Wikipedia: Do quick, on-the-spot research with the Wikipedia command. In full it’s wikipedia inserttopic, but you can substitute w for wikipedia to get there faster.

    Define: Typing define word will return the definition of a word within the Ubiquity window.

    Send This To: Select a chunk of text and, after summoning Ubiquity, type send this to person. It’s almost creepy watching it open Gmail and set up a message with the selected text in it, correctly addressed to the right person.

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      Get Lyrics: This one doesn’t come with Ubiquity, but you can grab it from the Herd. If you want to know the lyrics to the song you’re listening to, summon Ubiquity, type get-lyrics Welcome to the Jungle and you’ll be presented with a Google search page with various lyrics for that song. I would like it better if it took you straight to a lyrics page, but this is okay in the meantime.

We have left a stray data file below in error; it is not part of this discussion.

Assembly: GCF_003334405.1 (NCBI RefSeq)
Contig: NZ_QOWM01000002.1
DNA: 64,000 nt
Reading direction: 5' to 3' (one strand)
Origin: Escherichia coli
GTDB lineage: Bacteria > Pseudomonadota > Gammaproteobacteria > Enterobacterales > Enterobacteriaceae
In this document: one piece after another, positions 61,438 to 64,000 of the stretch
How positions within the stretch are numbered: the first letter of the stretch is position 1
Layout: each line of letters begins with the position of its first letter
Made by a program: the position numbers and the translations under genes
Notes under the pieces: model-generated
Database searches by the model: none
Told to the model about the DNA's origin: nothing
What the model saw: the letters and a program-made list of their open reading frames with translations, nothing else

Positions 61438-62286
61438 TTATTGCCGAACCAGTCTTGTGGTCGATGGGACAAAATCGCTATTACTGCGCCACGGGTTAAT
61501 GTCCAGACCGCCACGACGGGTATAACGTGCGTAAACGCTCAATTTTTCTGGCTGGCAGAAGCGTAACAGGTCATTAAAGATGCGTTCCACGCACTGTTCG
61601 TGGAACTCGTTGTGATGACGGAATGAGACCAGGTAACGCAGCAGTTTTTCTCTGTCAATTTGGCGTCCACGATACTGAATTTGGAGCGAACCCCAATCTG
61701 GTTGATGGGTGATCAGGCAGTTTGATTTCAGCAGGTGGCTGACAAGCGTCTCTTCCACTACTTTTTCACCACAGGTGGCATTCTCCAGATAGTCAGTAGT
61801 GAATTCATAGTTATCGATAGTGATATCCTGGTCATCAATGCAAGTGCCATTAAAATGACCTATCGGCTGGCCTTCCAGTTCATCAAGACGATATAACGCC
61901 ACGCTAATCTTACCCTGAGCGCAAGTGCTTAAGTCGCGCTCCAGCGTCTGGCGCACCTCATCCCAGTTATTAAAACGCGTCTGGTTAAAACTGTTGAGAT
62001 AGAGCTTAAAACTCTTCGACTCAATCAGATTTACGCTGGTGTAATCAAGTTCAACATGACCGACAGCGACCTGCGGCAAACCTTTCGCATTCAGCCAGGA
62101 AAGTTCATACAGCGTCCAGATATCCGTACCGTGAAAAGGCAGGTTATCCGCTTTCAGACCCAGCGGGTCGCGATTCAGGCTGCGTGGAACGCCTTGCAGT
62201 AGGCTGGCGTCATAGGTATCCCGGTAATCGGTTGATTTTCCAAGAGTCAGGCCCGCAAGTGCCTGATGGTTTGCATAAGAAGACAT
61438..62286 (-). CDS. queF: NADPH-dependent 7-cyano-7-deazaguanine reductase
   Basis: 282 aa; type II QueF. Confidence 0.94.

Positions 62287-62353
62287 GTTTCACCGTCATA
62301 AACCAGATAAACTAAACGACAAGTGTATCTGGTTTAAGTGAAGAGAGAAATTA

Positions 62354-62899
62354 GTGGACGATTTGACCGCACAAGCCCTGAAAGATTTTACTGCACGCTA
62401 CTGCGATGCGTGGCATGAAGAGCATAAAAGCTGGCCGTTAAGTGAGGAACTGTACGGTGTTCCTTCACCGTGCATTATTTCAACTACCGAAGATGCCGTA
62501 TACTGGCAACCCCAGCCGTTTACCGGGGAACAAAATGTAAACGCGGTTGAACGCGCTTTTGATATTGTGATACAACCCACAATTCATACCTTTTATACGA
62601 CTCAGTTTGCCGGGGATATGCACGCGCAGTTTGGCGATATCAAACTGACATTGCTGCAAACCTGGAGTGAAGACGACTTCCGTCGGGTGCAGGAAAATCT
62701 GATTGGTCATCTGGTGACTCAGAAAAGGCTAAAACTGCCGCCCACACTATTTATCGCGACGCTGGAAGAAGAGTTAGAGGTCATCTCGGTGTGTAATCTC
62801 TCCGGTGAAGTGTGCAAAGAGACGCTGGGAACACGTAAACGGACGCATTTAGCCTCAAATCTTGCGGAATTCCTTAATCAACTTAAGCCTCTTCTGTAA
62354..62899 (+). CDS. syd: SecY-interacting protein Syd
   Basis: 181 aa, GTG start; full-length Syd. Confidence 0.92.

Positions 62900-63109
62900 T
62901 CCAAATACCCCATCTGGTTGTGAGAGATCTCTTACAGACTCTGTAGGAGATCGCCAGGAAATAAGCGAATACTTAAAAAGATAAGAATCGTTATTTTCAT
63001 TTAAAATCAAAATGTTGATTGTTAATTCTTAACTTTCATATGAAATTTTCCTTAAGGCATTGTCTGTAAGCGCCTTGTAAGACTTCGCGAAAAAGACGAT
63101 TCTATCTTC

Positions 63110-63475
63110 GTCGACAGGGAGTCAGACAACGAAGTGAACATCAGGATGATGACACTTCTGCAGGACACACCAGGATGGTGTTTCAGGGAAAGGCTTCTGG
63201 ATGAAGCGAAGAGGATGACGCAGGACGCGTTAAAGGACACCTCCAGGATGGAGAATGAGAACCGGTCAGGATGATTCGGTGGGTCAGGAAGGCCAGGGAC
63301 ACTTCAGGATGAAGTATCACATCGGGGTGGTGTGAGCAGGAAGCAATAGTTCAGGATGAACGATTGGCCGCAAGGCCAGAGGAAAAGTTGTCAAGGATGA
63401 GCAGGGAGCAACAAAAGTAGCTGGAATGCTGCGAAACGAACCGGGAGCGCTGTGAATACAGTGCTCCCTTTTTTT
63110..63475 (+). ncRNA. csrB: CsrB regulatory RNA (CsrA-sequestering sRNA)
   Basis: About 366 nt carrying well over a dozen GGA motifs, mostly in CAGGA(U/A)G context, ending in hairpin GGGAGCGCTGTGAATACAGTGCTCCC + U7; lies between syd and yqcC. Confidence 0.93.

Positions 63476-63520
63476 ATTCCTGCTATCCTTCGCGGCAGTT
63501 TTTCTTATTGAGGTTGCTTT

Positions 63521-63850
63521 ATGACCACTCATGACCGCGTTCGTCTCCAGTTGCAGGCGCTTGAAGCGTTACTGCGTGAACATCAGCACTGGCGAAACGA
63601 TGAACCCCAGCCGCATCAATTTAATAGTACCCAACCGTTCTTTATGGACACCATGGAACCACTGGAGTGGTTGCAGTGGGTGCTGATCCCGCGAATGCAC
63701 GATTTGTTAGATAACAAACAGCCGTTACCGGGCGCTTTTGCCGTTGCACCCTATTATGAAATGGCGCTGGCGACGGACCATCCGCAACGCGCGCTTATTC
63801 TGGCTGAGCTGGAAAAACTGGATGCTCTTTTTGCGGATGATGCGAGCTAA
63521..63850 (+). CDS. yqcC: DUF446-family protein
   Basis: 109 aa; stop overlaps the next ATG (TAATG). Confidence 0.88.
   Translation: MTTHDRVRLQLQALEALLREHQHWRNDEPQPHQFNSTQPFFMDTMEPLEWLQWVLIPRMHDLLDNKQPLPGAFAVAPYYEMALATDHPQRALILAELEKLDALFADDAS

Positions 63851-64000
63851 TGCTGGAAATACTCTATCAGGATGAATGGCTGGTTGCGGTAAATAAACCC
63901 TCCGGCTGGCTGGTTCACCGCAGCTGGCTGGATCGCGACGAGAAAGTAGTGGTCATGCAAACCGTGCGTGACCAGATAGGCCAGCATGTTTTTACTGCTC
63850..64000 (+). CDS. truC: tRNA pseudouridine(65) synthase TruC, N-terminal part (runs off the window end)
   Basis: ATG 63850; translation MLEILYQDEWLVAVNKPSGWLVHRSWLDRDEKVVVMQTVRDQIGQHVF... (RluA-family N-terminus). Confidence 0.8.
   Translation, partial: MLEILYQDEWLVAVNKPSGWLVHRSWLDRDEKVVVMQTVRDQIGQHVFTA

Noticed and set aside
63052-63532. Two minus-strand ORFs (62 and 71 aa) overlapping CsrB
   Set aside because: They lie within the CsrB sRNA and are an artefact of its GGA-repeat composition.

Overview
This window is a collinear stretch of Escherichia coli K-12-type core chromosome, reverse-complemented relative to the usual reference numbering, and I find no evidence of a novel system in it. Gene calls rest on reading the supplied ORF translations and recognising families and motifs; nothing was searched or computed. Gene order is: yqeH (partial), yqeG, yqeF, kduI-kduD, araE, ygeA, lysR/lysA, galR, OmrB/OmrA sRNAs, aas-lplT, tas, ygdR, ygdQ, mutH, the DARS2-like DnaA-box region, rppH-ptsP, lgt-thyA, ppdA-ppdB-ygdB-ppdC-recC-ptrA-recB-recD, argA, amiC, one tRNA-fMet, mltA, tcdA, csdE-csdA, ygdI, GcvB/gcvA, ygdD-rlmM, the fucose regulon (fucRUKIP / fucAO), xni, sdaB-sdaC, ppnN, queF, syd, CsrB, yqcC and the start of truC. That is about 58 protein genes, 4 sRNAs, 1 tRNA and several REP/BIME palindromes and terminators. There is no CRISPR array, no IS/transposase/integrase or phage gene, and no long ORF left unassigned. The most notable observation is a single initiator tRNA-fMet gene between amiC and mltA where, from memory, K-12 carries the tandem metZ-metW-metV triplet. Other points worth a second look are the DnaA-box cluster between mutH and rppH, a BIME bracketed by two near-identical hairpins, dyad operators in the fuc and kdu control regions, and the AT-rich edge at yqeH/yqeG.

Maps: When I heard Ubiquity did maps, I thought if you gave it a street number and name, suburb and state, it would throw the map up for you. It does do that, but it can do a lot more. I thought I’d see if it could find the location of my very first job when I was in high school, with only minimal information. As you can see, it did:

        If you click the map thumbnail, it enlarges and provides you with a link: “insert map in page.” If you’re on a regular HTML page, you wouldn’t expect this to work, but it does. More useful, though, is the ability to quickly drop a map into an email:

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          To get to this point, I had to type “Helensvale KFC,” select it, summon Ubiquity and type map, click the map and click a link. It takes about ten seconds to get a map in your email, compared to the five minutes it used to take.

          Room for Improvement